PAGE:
Results Of Tests And Investigations
When you have a blood or other test taken naturally you will want to know the results.
We have now moved to a different way of informing you of test results - we will contact you.
Often when clinicians are sending you for tests they are simply checking to make sure everything is in order. The vast majority of test results come back within the normal range and no further action needs to be taken or initiated. Some 'abnormal' results may even be acceptable or 'normal' for the individual patient.
We have therefore changed our method of advice for results - we will contact you if you need to "speak with the doctor" - "repeat the test" - "repeat the test in 3 or 6 or 12 months" - or anything that we need to carry out further actions or investigations.
We will either ring or write to you to advise you to make an appointment or speak on the telephone to the doctor.
Test results are generally back within ten days, there are exceptions and some microbiology tests (not blood samples) take anything up to 6 - 8 weeks.
Please feel free to speak to reception and they will advise you if your tests are back and make suitable arrangements with you to get the results.
Appointments for these tests are made in advance through the receptionists and are available at both The Knoll and Kingsley. Appointments with the Phlebotomists are always in the morning.
A blood test is when a sample of blood is taken for testing in a laboratory. Blood tests have a wide range of uses and are one of the most common types of medical test. For example, a blood test can be used to:
- assess your general state of health
- confirm the presence of a bacterial or viral infection
- see how well certain organs, such as the liver and kidneys, are functioning
A blood test usually involves the phlebotomist taking a blood sample from a blood vessel in your arm and the usual place for a sample is the inside of the elbow or wrist, where the veins are relatively close to the surface. Blood samples from children are most commonly taken from the back of the hand. The childs hand will be anaesthetised (numbed) with a special cream before the sample is taken.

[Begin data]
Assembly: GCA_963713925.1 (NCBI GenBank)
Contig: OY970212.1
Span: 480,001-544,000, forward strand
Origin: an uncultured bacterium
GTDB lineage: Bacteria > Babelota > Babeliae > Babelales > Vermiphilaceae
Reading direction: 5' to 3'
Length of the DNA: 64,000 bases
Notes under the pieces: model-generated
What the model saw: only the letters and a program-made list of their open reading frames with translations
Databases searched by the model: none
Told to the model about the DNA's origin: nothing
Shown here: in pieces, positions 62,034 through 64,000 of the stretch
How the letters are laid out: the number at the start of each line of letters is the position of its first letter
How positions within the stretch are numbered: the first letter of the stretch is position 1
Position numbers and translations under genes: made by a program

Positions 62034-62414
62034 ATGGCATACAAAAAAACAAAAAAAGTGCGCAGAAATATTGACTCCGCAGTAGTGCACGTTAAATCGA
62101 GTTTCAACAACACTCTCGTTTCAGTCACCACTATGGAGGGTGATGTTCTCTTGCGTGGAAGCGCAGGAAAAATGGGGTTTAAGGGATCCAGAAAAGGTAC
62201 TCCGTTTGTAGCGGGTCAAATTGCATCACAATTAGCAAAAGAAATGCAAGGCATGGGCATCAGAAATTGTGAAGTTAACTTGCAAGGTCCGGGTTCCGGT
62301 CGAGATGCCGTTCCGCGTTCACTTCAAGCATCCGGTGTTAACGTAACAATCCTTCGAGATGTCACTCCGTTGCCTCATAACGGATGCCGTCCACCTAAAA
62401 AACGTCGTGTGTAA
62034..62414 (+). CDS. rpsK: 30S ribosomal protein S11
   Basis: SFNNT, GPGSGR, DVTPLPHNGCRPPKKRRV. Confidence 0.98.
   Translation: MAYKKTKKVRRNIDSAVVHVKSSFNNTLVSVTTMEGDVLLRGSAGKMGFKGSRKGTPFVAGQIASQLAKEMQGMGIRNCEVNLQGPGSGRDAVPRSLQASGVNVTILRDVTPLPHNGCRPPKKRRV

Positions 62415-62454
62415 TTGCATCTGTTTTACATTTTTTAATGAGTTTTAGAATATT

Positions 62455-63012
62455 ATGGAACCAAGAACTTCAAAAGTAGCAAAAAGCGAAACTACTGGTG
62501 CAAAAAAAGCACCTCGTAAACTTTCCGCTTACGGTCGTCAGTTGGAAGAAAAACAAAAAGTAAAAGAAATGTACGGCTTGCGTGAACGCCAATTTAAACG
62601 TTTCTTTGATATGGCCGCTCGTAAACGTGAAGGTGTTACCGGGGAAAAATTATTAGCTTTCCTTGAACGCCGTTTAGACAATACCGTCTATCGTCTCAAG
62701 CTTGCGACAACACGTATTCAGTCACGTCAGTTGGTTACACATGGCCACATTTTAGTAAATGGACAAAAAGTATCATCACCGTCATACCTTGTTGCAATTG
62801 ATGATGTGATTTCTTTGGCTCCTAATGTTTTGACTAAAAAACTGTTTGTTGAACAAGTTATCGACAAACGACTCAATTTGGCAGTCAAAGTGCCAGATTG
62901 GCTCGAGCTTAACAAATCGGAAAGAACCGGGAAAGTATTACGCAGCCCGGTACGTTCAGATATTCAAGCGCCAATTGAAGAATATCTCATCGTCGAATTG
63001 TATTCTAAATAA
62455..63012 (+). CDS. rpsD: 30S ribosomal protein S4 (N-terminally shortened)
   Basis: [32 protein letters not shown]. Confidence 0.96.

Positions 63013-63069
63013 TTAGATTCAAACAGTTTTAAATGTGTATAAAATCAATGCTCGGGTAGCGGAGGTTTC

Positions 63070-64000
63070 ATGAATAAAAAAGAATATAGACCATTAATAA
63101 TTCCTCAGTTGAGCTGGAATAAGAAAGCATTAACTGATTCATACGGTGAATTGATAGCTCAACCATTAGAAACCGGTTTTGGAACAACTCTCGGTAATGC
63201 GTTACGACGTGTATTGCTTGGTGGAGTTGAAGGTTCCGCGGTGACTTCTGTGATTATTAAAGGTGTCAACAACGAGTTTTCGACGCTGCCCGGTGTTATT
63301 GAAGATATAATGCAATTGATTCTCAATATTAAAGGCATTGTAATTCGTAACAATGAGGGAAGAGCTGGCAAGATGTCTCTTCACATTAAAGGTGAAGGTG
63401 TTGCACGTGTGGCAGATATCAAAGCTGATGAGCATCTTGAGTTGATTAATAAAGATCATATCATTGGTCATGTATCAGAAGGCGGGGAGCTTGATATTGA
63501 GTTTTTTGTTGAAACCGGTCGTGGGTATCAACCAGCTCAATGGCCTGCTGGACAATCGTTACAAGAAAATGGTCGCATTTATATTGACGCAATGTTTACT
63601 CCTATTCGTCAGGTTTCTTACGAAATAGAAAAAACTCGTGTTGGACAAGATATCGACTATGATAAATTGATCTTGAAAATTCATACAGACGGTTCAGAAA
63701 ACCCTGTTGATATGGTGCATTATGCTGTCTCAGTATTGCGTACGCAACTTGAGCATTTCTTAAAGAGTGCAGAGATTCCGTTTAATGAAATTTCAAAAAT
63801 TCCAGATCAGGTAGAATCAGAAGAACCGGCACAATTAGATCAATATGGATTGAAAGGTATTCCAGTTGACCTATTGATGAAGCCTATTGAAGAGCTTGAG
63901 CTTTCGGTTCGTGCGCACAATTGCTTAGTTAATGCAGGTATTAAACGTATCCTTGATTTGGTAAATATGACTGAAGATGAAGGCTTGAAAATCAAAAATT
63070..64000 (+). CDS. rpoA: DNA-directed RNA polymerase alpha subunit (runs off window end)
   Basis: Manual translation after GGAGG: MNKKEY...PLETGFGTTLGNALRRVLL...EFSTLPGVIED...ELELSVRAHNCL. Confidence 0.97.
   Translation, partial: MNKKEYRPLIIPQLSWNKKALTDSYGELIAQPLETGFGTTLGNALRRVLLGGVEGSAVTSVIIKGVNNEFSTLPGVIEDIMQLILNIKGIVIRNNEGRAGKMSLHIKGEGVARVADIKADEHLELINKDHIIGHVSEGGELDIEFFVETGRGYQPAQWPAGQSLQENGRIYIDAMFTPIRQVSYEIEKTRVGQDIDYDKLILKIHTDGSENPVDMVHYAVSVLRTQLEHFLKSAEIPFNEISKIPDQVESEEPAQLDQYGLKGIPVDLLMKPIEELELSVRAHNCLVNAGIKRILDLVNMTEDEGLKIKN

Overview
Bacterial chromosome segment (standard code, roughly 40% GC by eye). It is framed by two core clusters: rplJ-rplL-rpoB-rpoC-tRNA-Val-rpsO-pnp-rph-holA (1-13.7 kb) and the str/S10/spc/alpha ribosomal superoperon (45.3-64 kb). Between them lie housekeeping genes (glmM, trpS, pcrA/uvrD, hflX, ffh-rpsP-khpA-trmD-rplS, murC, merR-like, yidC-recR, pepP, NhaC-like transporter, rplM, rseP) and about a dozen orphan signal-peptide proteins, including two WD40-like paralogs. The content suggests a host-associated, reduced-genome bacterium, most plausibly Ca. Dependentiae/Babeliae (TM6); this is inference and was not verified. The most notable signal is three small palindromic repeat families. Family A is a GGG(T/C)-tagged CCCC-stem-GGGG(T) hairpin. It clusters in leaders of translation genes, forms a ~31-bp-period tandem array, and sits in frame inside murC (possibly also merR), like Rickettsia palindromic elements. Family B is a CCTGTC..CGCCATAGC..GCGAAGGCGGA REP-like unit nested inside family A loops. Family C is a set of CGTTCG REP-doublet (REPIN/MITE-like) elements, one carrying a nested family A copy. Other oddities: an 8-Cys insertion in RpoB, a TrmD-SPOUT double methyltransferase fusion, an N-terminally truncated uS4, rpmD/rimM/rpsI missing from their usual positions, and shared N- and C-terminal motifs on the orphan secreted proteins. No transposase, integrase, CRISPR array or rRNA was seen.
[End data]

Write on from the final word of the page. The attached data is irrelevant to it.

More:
You can find out more about blood tests, their purpose and the way they are performed on the NHS Choices website
An X-ray is a widely used diagnostic test to examine the inside of the body. X-rays are a very effective way of detecting problems with bones, such as fractures. They can also often identify problems with soft tissue, such as pneumonia or breast cancer.
If you have an X-ray, you will be asked to lie on a table or stand against a surface so that the part of your body being X-rayed is between the X-ray tube and the photographic plate.
An X-ray is usually carried out by a radiographer, a healthcare professional who specialises in using imaging technology, such as X-rays and ultrasound scanners.
You can find out more about x-ray tests, how they are performed, their function and the risks by visiting the NHS Choices website.